Known solely from the Upper Triassic Pekin Formation of Chatham County, North Carolina. The quarry yielding these specimens is in the upper portion of the Pekin Formation, which is currently considered some of the older Upper Triassic strata in the Newark Supergroup in that it is Carnian in age (Whiteside et al., 2011, table s2), see discussion in “geologic setting” for more details. Detailed locality data for NCPALEO1902 are on file at NCSM.


The holotype, NCSM 23618 (Figs. 25) comprises the anterior half of an articulated, dorso-ventrally crushed skeleton that has been prepared in dorsal and ventral aspect (Figs. 2, 3). The posterior half of the skull and lower jaws have been prepared in left and right lateral views as well (Figs. 4, 5). Posterior to the skull approximately 15 rows of paramedian osteoderms are evident (Fig. 3). Assuming a 1:1 ratio of osteoderm rows to vertebrae (typical, but not universal for aetosaurs—Walker, 1961; Long and Murry, 1995; Desojo et al., 2013; Parker, 2016), approximately two-thirds of the presacral skeleton is preserved. Dorsal and ventral osteoderms are largely in articulation and some of the appendicular osteoderms covering the forelimbs are preserved (Figs. 2, 3). A few postcranial elements, including parts of both humeri and a scapula are exposed, as are several vertebrae (Figs. 2, 3). However, because much of the carapace is articulated it almost certainly includes additional postcranial elements that are concealed between the dorsal and ventral armor. Parts of the left and right forelimbs are also present, but largely obscured by appendicular osteoderms. The carapace over the right shoulder region has been compromised so that a large part of a right (?) scapula can be seen (Fig. 3.1).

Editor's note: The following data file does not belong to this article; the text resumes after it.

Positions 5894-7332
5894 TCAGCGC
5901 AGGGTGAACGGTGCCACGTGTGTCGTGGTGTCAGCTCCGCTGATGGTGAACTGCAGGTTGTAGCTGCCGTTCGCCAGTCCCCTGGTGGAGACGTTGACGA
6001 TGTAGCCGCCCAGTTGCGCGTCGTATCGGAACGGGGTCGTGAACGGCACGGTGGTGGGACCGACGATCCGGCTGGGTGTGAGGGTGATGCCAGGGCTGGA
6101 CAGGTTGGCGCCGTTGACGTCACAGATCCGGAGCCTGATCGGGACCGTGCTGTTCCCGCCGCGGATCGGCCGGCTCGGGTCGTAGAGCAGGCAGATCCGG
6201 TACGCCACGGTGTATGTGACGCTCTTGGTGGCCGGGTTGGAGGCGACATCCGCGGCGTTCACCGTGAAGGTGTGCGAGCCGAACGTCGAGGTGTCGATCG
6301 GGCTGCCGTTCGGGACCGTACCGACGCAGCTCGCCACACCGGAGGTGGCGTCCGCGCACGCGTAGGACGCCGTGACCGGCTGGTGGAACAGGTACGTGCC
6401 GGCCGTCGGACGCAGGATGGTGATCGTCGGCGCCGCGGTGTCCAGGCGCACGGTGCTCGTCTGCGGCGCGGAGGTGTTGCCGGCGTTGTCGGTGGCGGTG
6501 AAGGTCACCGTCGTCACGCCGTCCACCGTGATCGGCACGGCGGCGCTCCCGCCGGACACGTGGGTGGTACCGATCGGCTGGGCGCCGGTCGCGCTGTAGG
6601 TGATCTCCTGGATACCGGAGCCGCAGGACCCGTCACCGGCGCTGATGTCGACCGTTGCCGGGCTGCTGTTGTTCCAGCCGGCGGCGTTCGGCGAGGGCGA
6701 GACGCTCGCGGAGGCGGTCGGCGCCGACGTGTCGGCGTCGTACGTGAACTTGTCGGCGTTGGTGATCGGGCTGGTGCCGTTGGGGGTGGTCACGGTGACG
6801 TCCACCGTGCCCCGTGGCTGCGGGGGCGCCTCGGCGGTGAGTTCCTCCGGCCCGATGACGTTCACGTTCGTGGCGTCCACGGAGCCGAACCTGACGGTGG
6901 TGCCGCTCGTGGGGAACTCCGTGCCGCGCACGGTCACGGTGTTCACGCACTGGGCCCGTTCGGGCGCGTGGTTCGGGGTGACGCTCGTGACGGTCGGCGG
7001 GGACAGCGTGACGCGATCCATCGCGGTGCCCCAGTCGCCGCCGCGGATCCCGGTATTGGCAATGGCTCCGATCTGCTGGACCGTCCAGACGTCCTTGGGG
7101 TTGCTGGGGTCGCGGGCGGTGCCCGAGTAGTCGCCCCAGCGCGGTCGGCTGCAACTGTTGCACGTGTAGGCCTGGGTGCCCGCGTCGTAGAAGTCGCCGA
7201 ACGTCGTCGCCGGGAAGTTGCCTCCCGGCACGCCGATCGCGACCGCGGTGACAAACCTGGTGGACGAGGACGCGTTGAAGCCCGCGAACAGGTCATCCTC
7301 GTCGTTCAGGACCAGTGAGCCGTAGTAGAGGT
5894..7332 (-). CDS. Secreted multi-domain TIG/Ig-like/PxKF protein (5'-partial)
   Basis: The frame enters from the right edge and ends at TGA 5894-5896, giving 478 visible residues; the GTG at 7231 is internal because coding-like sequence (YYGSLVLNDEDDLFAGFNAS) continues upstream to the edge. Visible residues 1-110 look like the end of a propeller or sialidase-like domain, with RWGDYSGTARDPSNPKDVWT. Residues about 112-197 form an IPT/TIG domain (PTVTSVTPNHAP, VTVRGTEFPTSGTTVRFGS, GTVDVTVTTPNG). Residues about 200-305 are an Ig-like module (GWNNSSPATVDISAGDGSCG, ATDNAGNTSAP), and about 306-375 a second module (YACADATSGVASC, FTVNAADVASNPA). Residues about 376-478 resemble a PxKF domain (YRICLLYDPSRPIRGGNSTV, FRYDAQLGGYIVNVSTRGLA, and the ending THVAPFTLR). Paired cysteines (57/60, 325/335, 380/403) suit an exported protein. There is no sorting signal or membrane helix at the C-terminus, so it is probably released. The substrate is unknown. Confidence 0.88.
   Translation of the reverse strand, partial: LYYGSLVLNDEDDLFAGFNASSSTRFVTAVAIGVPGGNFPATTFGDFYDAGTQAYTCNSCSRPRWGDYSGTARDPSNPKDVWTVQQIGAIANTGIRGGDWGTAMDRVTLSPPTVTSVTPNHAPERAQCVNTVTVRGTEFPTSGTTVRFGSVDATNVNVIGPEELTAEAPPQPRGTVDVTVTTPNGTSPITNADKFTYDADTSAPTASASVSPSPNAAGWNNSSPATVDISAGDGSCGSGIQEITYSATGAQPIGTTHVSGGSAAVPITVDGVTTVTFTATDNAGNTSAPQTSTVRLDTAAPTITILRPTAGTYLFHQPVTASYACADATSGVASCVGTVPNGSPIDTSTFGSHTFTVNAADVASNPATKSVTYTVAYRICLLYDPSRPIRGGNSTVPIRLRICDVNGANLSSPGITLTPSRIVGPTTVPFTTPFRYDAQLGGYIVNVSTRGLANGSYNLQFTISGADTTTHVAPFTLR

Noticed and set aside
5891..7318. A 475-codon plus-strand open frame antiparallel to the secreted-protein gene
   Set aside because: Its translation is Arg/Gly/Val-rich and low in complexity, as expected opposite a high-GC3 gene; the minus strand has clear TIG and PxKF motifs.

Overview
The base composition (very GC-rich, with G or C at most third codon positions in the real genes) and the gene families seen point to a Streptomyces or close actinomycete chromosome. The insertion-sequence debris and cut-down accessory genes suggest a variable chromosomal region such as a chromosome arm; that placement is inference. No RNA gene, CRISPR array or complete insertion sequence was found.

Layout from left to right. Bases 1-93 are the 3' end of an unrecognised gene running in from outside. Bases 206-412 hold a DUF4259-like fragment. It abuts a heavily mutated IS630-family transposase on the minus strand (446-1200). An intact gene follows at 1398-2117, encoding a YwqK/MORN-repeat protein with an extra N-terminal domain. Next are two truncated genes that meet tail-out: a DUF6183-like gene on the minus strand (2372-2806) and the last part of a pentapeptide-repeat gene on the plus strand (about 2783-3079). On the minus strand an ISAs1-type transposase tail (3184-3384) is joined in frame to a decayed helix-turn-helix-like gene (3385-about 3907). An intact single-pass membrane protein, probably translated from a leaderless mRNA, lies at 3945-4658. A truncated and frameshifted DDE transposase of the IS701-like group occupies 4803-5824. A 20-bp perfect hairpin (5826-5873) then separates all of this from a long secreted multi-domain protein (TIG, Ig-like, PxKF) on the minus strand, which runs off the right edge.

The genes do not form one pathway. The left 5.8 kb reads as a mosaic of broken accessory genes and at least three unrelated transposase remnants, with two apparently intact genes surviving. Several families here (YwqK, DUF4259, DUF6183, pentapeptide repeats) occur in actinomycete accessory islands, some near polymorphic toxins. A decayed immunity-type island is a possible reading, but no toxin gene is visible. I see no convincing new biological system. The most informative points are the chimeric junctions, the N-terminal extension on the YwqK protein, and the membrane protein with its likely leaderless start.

The ventral surfaces confirm that the specimen has been greatly compressed, and posteriorly much of it is missing (Figs. 2.2, 3.2). The overwhelming majority of the bones exposed in ventral view are osteoderms, principally of the ventral armor but including appendicular osteoderms associated with both forelimbs. From this perspective portions of both forelimbs are visible, and a few vertebrae and even the ventral surface of some paramedian osteoderms are visible where the carapace has been compromised on the animal’s left side (Fig. 3.2), and a paramedian from this area was completely removed and cleared of matrix to expose its dorsal surface. The articulation between the osteoderms disintegrates about half way down the length of the body at a point anterior to the sacrum. There is no indication of any sacral or more posterior material.

Cranial elements